According to statistics recently released by the National Education Association (NEA), men made up just 24.4 percent of the total number of teachers in 2006. In fact, the number of male public school teachers in the U.S. has hit a record 40-year low. Arkansas, at 17.5 percent, and Mississippi, with 17.7 percent, have the lowest percentage of male teachers, while Kansas, at 33.3 percent, and Oregon, with 31.4 percent, boast the largest percentage of men leading the classroom.....
Why the downward trend in male teaching? According to Bryan Nelson, founder of MenTeach, a nonprofit organization dedicated to recruiting male teachers, research suggests three key reasons for the shortage of male teachers: low status and pay, the perception that teaching is "women's work," and the fear of accusation of child abuse.
Many men once in the profession say they quit because of worries that innocuous contact with students could be misconstrued, reports the NEA.
In addition, the article says that men "face discrimination in the interview process." Wow.
I must admit, as a male teacher in the profession for going on 18 years now, that that "worry [of] innocuous contact with a student" turning into a complaint or outright accusation is indeed a concern. (This, by the way, is one good reason to be a member of the teachers union, whatever your politics.) Many school administrations now tell teachers not to touch students for any reason. It's sad, really, but given our [ridiculously] litigious society, a necessity. Over my years, at times I've had female students come up to me wanting to give me a hug, but I've backed away and said (tactfully, of course) "No no no -- just a handshake, please!"
The problem is worse, it seems, at the elementary school level. Some of the comments at Dr. Helen's post:
You know, I hadn't realized it until I read this column, but, growing up in the '60s, I didn't have a male teacher until junior high.
I told a co-worker of my plans to teach and maybe teach at an elementary school and the first thing she said was, "There is no way I would let my two girls be in a class with a male teacher."
And this sort of thing creates a vicious cycle where boys become convinced a young age that education is for girls. This will make the already scary male / female college population mix even worse.
And this is probably the saddest:
I spent a year and a half teaching computers to elementary school kids in Beverly Hills. i was the only male in a teaching staff of 30. Since I have that "Dad Voice." i was often called into other teacher's classes to bring order to chaos. it was a lot of fun working with the kids but near the end of the year, i was accused of "inappropriately touching" one of the little girls. i had to face the father who decided that he was going to kick my butt. i had to take the rest of the day off while it was investigated. i literally spent the weekend throwing up.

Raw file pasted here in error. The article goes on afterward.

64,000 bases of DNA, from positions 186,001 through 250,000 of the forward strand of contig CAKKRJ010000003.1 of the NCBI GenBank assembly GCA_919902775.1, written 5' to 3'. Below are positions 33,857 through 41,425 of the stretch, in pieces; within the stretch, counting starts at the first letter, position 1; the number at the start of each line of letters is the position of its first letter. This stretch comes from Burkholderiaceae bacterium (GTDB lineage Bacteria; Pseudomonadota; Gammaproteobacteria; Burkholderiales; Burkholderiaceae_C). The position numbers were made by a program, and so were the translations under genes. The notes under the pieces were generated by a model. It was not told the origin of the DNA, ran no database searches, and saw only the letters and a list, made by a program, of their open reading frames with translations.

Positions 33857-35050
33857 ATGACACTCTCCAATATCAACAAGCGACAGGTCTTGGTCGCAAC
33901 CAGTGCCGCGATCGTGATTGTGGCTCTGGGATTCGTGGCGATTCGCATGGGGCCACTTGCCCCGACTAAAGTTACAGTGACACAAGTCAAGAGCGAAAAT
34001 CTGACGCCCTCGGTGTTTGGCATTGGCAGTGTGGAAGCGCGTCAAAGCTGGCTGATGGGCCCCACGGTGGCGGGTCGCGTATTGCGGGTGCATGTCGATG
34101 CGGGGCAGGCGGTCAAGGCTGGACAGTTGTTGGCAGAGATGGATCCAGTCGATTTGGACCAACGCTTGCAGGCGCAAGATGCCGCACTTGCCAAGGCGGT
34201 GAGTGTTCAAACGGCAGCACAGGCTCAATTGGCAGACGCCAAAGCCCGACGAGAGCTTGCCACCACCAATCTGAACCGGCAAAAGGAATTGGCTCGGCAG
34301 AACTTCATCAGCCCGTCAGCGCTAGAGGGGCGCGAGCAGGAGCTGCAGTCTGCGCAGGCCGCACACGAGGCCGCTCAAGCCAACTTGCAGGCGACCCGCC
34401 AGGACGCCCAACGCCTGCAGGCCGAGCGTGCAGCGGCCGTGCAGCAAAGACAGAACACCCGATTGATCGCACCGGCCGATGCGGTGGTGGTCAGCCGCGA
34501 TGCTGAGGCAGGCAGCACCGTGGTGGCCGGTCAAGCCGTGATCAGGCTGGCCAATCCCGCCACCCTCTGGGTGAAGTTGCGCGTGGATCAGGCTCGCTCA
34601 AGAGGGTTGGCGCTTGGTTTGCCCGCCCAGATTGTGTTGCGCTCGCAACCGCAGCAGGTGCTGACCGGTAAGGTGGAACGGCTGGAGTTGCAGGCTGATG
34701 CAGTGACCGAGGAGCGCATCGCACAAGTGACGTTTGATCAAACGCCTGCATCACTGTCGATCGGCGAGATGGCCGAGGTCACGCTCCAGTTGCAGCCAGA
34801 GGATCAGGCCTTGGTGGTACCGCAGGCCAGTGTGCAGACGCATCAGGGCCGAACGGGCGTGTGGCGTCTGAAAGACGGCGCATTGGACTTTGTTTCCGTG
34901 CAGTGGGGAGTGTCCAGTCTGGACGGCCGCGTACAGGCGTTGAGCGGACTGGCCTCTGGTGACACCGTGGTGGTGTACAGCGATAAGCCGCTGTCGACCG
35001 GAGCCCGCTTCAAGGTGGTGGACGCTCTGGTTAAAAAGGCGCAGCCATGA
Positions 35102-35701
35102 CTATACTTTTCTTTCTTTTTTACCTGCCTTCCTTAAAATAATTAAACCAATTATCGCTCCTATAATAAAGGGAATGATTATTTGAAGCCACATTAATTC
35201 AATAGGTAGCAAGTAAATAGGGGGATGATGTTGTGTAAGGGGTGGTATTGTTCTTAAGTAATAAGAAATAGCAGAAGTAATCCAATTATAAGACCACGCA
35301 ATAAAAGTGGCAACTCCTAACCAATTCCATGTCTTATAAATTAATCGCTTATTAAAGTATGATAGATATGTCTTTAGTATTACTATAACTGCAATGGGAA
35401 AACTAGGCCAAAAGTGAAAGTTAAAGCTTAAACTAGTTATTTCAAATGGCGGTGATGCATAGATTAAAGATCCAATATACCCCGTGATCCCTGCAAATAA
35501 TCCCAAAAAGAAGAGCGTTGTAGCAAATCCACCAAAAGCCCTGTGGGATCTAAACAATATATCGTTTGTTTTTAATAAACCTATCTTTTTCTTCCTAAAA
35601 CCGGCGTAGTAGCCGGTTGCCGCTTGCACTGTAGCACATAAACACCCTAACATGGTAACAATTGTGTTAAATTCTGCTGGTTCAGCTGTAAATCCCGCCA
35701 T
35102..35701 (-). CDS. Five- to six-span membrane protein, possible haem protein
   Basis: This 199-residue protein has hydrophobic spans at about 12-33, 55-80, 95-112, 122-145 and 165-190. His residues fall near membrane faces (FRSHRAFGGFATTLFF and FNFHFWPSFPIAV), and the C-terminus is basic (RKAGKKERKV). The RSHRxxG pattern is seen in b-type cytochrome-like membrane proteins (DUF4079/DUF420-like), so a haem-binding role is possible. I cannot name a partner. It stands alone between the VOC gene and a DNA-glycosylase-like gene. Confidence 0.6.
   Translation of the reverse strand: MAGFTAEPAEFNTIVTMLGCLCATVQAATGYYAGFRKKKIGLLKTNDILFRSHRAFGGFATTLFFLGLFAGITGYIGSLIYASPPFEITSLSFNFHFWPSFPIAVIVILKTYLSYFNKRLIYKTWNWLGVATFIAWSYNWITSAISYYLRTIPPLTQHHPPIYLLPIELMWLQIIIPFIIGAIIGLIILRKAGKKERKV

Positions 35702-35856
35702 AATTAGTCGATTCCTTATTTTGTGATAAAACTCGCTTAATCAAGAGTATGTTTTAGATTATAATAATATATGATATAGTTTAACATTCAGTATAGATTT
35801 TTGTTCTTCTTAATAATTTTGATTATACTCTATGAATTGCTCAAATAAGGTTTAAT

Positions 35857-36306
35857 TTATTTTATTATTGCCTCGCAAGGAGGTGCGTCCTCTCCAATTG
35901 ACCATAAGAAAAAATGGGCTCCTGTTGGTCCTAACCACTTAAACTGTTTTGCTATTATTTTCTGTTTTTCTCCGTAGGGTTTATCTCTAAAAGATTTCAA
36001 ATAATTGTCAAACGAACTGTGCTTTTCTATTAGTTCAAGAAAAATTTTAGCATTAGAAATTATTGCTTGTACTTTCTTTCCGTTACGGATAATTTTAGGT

fortunately for me, the administrator knew the young girl and she had a history of making unfounded charges. the child was forced to admit to her parent that she had lied in an effort to get out of doing her work. the father never apologized for his threats. The best part is that the child was forced to apologize and admit her lie in front of her entire class and her classmates treated her with the distain she deserved.
i would advise any man to avoid teaching children. the rewards are amazing but this sort of thing happens much too often. all the good feelings i had toward the experience of teaching were blown aside during that attack. and i won't forget that the father never apologized for this threats and for raising a liar.
There's also a plethora of [negative] comments about education departments at colleges as well as education majors. And many of these ring true -- nutty courses that have little-to-nothing to do with curriculum, subject matter or class management, but everything to do with "diversity," self-esteem, gender/racial/sexual "identity," and other "progressive" pedagogical claptrap. I've written about these before (numerous times), and unfortunately most of these types of ... "courses" are prevalent in the "major" of education (which usually caters to those seeking to teach at the elementary level ... usually).
I'm not certain if these types of ... "fluff" courses may turn off prospective male teachers; I can only offer my personal assessment, and that is that they certainly turned me off, the few (fortunately) I had to take in my graduate program. Maybe the innate female "nurturing" sense attracts them to these courses (or, at least makes the courses more "palatable" to them) as well as teaching elementary age kids in the first place. This sure would seem logical enough to me. (Oh no! The feminists will come after me now!) Still, kids need to see male figures in positions of authority, especially in lower-income/high-risk schools where single parent homes are the norm and not the exception.
It is amazing (well, not really) that the MSM hasn't picked up on this story. A Google News search turns up a single article -- a local news affiliate in Indiana. (A standard Google search did yield a Newsweek article on the topic.) I'd bet good money that if this story was on the shrinking percentage of women, minorities or homosexuals in education, we'd be reading about it all over.